On Saturday in New Orleans, for a short time at least, Marcus Mariota could harken back to his college days — flying in for a few hours to accept the Manning Award as last season’s best quarterback — and also to recall his three years as a counselor at the Manning Passing Academy in Thibodaux.
Then, for the Heisman Trophy winner from Oregon, it was on to Orlando, Florida, to tape his segment in the Gruden QB Camp, with a side visit to Tampa, where the Buccaneers just happen to have the first pick in the NFL draft.
Then it will be back to Eugene, Oregon, Mariota’s pre-draft training headquarters.
“It’s all surreal for me, a dream for myself being here and at some of the other award banquets,” said Mariota, who went though his Pro Day at Oregon on Thursday and flew across the country Friday to accept the Maxwell Award in Atlantic City. “Some of these things only come around once, and for me I’m just trying to enjoy it and make the most of these moments.”
The Manning Award, sponsored by the Sugar Bowl, may have been for Mariota’s college exploits — which included becoming the first player to finish a season with a plus-50 ratio of touchdowns to interceptions and leading the Ducks to the first College First Playoff championship game — but all of the questions Saturday were about Mariota’s draft prospects.
He is the most-discussed player on the board, chiefly because he played in a read-option system at Oregon that hasn’t always translated well to the NFL. That has Mariota projected to go anywhere from first to 10th, although the consensus is he won’t fall below the New York Jets at No. 6.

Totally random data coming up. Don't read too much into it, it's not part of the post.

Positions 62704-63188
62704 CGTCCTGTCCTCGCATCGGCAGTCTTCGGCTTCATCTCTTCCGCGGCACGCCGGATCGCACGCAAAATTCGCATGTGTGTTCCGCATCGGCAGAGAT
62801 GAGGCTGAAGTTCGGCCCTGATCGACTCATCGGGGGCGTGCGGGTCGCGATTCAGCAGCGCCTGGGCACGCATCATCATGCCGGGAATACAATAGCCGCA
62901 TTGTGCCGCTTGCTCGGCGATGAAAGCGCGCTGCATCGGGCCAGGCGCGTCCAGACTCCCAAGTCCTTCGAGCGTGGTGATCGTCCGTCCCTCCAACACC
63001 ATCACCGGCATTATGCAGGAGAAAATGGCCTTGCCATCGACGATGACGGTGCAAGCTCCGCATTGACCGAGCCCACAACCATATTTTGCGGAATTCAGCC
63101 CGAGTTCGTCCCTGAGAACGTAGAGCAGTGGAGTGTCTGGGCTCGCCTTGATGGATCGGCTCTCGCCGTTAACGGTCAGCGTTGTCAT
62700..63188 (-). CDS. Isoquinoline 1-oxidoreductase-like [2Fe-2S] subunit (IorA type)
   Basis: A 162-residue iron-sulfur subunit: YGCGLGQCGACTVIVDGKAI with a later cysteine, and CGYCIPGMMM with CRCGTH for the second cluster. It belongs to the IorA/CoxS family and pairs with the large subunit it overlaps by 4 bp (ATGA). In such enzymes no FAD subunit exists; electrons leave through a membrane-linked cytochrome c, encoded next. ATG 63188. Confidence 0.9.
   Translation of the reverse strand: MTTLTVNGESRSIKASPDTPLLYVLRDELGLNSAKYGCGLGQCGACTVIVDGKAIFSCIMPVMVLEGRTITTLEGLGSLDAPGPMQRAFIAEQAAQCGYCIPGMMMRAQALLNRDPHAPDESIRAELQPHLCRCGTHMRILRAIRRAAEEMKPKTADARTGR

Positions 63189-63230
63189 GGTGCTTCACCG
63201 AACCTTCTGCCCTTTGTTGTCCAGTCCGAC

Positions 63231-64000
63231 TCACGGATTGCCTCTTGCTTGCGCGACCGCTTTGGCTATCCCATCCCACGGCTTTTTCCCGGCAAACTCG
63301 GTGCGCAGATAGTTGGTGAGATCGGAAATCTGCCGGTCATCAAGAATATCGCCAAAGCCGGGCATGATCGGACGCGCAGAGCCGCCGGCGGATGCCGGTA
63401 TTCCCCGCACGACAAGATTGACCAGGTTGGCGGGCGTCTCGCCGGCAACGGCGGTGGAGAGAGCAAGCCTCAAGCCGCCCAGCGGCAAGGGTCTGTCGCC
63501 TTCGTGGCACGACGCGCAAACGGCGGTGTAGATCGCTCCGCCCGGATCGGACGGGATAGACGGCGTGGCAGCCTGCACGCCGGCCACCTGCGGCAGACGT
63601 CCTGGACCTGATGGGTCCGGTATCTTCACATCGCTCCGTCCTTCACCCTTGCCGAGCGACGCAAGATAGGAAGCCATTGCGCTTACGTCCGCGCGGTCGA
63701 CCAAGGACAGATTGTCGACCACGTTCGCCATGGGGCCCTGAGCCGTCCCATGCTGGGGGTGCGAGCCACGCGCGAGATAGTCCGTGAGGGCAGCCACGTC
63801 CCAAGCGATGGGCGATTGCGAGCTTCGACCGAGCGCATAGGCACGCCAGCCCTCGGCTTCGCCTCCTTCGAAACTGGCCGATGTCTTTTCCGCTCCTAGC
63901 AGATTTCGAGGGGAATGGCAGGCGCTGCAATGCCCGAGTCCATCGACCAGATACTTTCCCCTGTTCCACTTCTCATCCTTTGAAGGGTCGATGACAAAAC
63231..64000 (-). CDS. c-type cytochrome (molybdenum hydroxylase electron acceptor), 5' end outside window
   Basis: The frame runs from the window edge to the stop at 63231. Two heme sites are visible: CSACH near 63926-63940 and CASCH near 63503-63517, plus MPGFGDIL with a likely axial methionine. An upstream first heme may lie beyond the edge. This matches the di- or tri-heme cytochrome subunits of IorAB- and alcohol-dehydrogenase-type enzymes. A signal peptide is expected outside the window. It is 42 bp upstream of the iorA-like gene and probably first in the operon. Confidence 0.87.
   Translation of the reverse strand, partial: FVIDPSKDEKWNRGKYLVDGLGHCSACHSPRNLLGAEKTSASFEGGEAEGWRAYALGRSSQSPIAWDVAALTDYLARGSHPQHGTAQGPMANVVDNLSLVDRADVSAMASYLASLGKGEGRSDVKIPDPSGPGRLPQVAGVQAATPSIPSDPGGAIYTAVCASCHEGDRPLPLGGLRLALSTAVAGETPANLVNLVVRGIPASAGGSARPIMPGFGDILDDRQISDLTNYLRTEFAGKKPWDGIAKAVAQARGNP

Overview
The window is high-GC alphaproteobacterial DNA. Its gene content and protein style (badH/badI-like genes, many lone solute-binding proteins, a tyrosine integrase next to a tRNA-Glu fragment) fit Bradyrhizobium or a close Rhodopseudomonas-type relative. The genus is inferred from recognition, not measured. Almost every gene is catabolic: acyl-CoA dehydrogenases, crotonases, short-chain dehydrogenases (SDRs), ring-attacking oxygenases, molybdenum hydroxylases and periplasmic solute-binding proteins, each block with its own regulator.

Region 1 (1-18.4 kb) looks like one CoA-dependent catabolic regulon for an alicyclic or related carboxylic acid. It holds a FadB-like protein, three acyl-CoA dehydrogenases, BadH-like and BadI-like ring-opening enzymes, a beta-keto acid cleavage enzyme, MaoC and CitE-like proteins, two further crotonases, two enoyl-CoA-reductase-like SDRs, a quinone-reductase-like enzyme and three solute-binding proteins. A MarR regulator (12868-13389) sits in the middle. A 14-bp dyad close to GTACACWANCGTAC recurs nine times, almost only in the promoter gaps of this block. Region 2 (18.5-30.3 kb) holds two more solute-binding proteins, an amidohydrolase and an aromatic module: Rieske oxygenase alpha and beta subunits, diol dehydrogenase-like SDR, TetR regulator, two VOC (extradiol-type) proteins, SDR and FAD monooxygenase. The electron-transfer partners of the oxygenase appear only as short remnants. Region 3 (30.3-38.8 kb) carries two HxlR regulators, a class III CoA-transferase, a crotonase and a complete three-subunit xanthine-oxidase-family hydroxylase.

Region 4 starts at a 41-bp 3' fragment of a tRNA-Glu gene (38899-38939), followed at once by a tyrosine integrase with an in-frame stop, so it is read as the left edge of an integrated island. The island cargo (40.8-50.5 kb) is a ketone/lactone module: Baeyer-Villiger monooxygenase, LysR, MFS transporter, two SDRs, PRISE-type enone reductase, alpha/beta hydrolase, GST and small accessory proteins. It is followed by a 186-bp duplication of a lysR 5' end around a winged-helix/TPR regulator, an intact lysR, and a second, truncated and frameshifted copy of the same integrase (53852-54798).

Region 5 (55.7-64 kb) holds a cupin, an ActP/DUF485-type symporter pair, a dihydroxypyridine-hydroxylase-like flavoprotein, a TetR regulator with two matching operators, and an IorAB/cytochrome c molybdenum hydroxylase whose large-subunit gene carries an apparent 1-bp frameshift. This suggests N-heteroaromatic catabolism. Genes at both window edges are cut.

“Everybody has their opinions,” he said. “I can’t control what they say, so I don’t worry about them. What I do is just prepare myself every day to get myself ready for the next level.”
That also applies to which team might take him.
While Tampa Bay is reportedly leaning toward taking Florida State’s Jameis Winston, Mariota’s spotless reputation could change the equation.
Tennessee at No. 2 seemingly has committed to ex-LSU quarterback Zach Mettenberger, while Jacksonville and Oakland, which have the third and fourth picks, are seemingly set at quarterback.
Washington at No. 5 could end the Robert Griffin III experiment. The Jets at No. 6 are next in need of a franchise quarterback and, at the Maxwell Award ceremony, Mariota said, “I’d love to play for the Jets.”
Also, of course, a team could make a bold move to move into position to get Mariota. That includes the Philadelphia Eagles, coached by Chip Kelly — who was Mariota’s coach for two years at Oregon. But Kelly has said he would not “mortgage the future” to get Mariota.
“You get kind of anxious to try to figure out where you will end up,” Mariota said. “But right now you have no say in the process. One team is going to really like you, and that’s all that really matters.”
Jeff Hawkins, a former Tulane and Sugar Bowl official who is now senior associate athletic director at Oregon and who is coordinating Mariota’s management team, said whoever drafts Mariota will be getting a special player.
“Marcus is going to be irreplaceable at Oregon,” he said. “We’ve had running backs and quarterbacks come and thought they were irreplaceable, but Marcus is different.
“He doesn’t drink, he doesn’t smoke, he doesn’t swear and he doesn’t do social media, so you don’t have to worry about tweets at 3 in the morning. In fact, when other kids get in trouble, Marcus is the first one they call. They broke the mold with Marcus.”